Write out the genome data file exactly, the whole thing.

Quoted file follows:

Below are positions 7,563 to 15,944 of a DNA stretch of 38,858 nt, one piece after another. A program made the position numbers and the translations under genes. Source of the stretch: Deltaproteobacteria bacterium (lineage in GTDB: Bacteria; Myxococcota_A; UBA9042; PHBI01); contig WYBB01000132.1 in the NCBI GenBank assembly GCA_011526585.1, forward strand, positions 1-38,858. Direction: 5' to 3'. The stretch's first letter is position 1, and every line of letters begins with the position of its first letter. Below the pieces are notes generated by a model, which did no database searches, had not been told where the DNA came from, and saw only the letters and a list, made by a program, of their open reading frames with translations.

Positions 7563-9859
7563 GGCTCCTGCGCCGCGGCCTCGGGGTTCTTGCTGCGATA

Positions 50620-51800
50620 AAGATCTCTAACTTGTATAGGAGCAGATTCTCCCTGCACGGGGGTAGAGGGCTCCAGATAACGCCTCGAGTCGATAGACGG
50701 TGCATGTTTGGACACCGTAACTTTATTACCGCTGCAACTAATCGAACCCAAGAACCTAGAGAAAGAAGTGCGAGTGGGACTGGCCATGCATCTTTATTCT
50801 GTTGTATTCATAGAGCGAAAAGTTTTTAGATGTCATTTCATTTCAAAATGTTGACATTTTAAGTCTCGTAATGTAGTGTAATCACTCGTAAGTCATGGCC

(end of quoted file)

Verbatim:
Below are positions 7,563 to 15,944 of a DNA stretch of 38,858 nt, one piece after another. A program made the position numbers and the translations under genes. Source of the stretch: Deltaproteobacteria bacterium (lineage in GTDB: Bacteria; Myxococcota_A; UBA9042; PHBI01); contig WYBB01000132.1 in the NCBI GenBank assembly GCA_011526585.1, forward strand, positions 1-38,858. Direction: 5' to 3'. The stretch's first letter is position 1, and every line of letters begins with the position of its first letter. Below the pieces are notes generated by a model, which did no database searches, had not been told where the DNA came from, and saw only the letters and a list, made by a program, of their open reading frames with translations.

Positions 7563-9859
7563 GGCTCCTGCGCCGCGGCCTCGGGGTTCTTGCTGCGATA

Positions 50620-51800
50620 AAGATCTCTAACTTGTATAGGAGCAGATTCTCCCTGCACGGGGGTAGAGGGCTCCAGATAACGCCTCGAGTCGATAGACGG
50701 TGCATGTTTGGACACCGTAACTTTATTACCGCTGCAACTAATCGAACCCAAGAACCTAGAGAAAGAAGTGCGAGTGGGACTGGCCATGCATCTTTATTCT
50801 GTTGTATTCATAGAGCGAAAAGTTTTTAGATGTCATTTCATTTCAAAATGTTGACATTTTAAGTCTCGTAATGTAGTGTAATCACTCGTAAGTCATGGCC